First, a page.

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8 February 2021 | Comment | Article by Rebecca Rees

Residential Leases – The Tribunal, not the Landlord decides what “fair and reasonable” means

A lease may set the percentage contribution which each leaseholder in a block or property is liable to pay in relation to work, maintenance or other services which the landlord performs under the lease. Alternatively, it may allow the landlord to determine what a fair and reasonable contribution should be. Sometimes it may do both – setting a fixed contribution but with an ability to depart from it if it is reasonable to do so.

In a residential context, Section 27A of the Landlord and Tenant Act 1985 gives the First Tier Tribunal/Leasehold Valuation Tribunal a jurisdiction to determine whether a service charge is payable, and/or the amount which is payable in circumstances where the leaseholder has not agreed the contribution. In other words, the tribunal will not be able to review a contribution fixed by the lease, but if the lease provides for a “fair and reasonable” contribution, the tribunal can ultimately determine what “fair and reasonable” means. Section 27A(6) of the 1985 Act provides an anti-avoidance mechanism rendering any clause (or part of a clause) which attempts to prevent the Tribunal from having the ultimate jurisdiction to determine variable service charge apportionments void. So a clause which attempts to suggest that the landlord’s determination is final, will be invalid.

The recent Judgment of the Court of Appeal in Aviva Investors Ground Rent GP Ltd & Anor v Williams & Ors [2021] EWCA Civ 27 looks at the implications of having a lease which includes provision both for a fixed percentage contribution and a discretion for the landlord to determine an alternative contribution if it is reasonable to do so.

In Williams, the clauses which were the subject of the case, stipulated that a tenant’s “…share of the [service charge] is [a fixed percentage] or such part as the Landlord may otherwise reasonably determine” and the service charge was made up of insurance costs, building services costs and estate costs, each having a different fixed percentage. The issue before the Court was whether the landlord was restricted only to recovering the fixed percentages as stipulated in the leases, with the second part of the clause effectively being struck through (as the Upper Tribunal had held) or whether the decision to reasonably determine a different contribution percentage was transferred from the Landlord to the FTT / LVT by the operation of section 27A(6).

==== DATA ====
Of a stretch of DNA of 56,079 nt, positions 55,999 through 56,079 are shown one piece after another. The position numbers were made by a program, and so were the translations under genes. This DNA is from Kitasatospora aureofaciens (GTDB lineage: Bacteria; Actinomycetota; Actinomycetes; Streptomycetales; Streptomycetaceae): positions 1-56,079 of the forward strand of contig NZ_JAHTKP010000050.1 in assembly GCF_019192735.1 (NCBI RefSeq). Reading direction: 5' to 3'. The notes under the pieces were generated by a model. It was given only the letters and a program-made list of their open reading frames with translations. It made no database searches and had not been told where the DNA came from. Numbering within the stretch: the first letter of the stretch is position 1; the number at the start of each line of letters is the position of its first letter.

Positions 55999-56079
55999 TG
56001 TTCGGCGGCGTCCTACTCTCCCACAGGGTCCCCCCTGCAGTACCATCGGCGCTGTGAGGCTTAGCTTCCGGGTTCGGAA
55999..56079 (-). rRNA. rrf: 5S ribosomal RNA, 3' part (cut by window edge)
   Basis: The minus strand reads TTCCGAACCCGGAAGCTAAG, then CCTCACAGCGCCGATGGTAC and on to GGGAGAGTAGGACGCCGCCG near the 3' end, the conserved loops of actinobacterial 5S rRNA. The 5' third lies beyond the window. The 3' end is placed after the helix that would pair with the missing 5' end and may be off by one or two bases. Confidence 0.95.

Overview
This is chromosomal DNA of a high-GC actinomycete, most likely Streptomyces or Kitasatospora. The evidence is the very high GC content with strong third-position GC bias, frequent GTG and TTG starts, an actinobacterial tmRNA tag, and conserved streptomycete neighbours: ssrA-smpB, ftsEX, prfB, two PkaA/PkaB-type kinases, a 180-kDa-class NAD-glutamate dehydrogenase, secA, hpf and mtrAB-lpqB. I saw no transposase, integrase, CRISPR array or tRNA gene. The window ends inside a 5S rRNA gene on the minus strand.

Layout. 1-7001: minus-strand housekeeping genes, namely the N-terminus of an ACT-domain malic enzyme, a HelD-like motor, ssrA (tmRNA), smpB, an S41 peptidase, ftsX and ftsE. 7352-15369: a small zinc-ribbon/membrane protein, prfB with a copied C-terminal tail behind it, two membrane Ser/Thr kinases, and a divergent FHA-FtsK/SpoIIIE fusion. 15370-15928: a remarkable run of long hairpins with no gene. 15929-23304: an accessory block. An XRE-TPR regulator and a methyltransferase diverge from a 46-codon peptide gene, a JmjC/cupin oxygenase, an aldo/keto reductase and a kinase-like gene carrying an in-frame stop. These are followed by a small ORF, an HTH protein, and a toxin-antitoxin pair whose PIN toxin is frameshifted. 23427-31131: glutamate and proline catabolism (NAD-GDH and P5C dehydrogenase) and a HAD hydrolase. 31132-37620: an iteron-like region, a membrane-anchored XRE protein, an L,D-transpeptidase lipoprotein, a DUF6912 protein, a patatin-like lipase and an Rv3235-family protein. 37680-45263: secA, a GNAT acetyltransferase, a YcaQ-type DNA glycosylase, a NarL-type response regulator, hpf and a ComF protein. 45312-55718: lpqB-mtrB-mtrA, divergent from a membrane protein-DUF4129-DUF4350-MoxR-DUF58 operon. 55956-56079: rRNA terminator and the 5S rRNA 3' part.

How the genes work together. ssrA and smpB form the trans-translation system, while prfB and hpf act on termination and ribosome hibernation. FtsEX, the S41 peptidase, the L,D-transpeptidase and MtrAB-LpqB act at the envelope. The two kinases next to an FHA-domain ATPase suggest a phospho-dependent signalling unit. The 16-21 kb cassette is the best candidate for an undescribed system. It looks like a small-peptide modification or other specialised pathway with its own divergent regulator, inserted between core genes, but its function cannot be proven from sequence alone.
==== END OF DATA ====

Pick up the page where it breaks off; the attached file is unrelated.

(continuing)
The Court of Appeal held that the landlord could depart from the fixed percentage, but if it did so, and the leaseholder disputed the resulting apportionment the FTT / LVT will step into the shoes of the landlord for the purposes of determination of what is reasonable. Either the landlord or the tenant can apply for a determination.

The decision is important because it is a reminder that any discretion is not ultimately for the landlord to exercise. If there is any doubt about whether a proposed apportionment will be agreed by leaseholders, a landlord may be well advised to make its own application for a determination to avoid a shortfall in recovery.

Hugh James has a dedicated team of experts with experience in dealing with residential landlord and tenant matters. If you require assistance or advice regarding ownership of land, please contact the Property Litigation team who would be happy to discuss further with you.

Author bio

Rebecca Rees


Rebecca is a Partner and heads up the Property Dispute Resolution team, having been a member of the team since qualification in 1999, she has built up a reputation as a leading expert in the area.

She has extensive experience of landlord and tenant matters, both commercial and residential, and of property disputes such as boundary issues, restrictive covenants, easements and other property rights, public and private rights of way.

Disclaimer: The information on the Hugh James website is for general information only and reflects the position at the date of publication. It does not constitute legal advice and should not be treated as such. If you would like to ensure the commentary reflects current legislation, case law or best practice, please contact the blog author.


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